At a New York Times conference on Thursday, Google Chief Executive Sundar Pichai said the company was trying to address employee concerns. “Moments like this show we didn’t always get it right. We are listening to employees, which is why today is important,” he said. “Words alone aren’t enough, you have to follow up with actions.” He also said the company no longer makes payouts to employees who are accused of sexual harassment.
In their letter, employees demanded Google remove its mandatory-arbitration clauses from employee contracts, a widespread but controversial practice that prevents U.S. workers from suing their employer in open court. Companies prefer arbitration for sexual-harassment claims because it tends to lead to quicker settlements at a lower cost than class-action suits and may spare companies from bad publicity.
In the wake of the #MeToo movement, corporations have come under greater public pressure to scrap their arbitration policies, said Steve Smith, communications director for the California Labor Federation, an umbrella group for state labor unions. “Companies are definitely seeing that this is bad for their image,” Mr. Smith said.
Uber Technologies Inc. and
in the past year both stopped requiring arbitration for sexually related claims.
The letter also asked that an employee representative be put on the board of directors and that the company’s chief diversity officer report to Mr. Pichai.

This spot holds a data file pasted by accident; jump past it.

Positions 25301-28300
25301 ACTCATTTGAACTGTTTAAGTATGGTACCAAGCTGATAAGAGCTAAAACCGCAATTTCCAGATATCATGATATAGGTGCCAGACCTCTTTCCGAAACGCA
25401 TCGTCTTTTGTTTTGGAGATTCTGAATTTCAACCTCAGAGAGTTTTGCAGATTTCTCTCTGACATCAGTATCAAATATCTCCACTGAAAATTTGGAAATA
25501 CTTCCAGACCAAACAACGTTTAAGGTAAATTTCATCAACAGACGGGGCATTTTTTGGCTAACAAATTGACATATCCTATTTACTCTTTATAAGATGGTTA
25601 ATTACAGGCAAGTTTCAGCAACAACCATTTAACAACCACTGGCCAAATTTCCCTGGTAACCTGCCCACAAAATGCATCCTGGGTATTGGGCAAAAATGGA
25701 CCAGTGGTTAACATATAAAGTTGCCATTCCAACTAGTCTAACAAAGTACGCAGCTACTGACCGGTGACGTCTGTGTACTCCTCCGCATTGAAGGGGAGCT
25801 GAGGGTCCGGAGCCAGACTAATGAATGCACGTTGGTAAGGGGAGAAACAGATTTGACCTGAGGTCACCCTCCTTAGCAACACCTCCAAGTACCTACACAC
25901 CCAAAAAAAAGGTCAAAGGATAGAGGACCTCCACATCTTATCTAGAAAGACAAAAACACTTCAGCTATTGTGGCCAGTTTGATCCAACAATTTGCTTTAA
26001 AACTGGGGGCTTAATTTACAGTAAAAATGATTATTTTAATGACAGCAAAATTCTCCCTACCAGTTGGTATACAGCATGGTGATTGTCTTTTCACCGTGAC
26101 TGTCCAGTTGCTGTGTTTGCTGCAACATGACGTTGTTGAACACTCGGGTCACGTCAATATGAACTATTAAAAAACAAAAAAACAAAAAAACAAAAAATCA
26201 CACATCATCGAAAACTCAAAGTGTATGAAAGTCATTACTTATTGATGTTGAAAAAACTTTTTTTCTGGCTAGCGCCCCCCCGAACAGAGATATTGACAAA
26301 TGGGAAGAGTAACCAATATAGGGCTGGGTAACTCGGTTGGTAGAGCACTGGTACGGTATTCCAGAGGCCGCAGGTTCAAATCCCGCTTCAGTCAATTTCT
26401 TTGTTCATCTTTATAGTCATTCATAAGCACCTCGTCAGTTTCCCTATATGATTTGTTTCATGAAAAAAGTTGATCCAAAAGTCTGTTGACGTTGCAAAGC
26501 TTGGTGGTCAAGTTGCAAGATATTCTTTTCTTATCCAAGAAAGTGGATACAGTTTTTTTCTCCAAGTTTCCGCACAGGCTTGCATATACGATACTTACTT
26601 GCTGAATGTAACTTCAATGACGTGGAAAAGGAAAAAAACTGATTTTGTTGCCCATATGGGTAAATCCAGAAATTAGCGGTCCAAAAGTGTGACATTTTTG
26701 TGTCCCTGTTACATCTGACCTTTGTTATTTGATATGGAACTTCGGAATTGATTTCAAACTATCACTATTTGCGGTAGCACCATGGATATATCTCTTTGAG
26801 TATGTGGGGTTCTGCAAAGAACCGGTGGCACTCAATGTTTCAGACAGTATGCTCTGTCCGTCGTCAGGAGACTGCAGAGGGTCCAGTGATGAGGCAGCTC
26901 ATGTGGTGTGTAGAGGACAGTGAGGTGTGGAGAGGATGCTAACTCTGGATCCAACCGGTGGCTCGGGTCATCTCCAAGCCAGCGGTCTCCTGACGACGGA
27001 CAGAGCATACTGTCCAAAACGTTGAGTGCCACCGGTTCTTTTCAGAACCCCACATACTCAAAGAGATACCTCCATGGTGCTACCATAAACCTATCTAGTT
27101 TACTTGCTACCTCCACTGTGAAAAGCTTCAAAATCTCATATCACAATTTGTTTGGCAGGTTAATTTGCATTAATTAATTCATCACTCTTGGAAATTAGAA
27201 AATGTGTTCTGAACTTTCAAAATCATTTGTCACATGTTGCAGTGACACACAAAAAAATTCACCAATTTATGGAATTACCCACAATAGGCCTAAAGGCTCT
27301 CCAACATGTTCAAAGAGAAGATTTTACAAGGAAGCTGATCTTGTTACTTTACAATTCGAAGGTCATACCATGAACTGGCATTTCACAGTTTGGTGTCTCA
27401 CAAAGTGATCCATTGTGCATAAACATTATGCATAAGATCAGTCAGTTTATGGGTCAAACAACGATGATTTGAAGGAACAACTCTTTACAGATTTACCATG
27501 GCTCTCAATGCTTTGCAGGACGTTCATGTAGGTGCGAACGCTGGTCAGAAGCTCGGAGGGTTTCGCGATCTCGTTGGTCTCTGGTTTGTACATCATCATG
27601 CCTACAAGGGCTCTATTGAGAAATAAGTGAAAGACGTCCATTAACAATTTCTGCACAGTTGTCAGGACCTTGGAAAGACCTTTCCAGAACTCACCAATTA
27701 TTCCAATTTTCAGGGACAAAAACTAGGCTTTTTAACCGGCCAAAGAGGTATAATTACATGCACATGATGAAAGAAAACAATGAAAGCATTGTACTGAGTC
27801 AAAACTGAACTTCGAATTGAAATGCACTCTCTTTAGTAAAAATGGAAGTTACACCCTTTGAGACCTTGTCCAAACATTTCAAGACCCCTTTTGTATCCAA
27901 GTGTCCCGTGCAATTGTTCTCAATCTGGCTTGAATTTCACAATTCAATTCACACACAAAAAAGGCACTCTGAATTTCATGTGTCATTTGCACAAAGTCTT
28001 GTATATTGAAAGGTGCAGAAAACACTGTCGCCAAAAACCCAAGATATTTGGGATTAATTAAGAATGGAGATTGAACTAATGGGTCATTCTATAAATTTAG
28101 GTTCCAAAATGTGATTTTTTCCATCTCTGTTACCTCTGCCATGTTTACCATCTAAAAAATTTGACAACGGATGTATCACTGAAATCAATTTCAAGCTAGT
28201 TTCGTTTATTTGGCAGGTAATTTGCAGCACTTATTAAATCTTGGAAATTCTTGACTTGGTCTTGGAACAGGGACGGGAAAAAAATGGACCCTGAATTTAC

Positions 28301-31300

It is becoming more common for chief diversity officers to report directly to CEOs as companies try to stamp out harassment and make gender and racial promotion and pay equity a priority.
and NBCUniversal, a division of
, have chief diversity officers that report to the CEO rather than a chief people officer.
It isn’t common for employees to be represented on boards.
At Google—where employees this year have protested the company’s work with the Defense Department and the company’s controversial plan to explore a censored search engine for Chinese citizens—employee outrage over sexual-harassment policies has reached a boiling point.
In New York, Laura Rokita—a 31-year-old software engineer who has worked at Google for three years—said she was surprised and angry after reading the recent New York Times article that described how the company has dealt with sexual-harassment claims. She said she walked out Thursday to incite changes at the company and to support colleagues.
“When the article came out last week about some unfortunate events that happened in the past, a lot of Googlers were not happy about that,” Ms. Rokita said. “We want to see a difference in the future.”
Thomas Kneeland, a Google software engineer, said there is a sense among employees that they work at a special place with a mission to change the world, he said. But he acknowledged there was “widespread frustration and deep-seated anger” in the ranks.
“We can be exceptional moving forward,” Mr. Kneeland said. “It remains to be seen how.”
—Sarah E. Needleman contributed to this article.
Corrections & Amplifications
Laura Rokita is a software engineer at Google. An earlier version of this article gave an incorrect spelling of her name. (Nov. 1, 2018)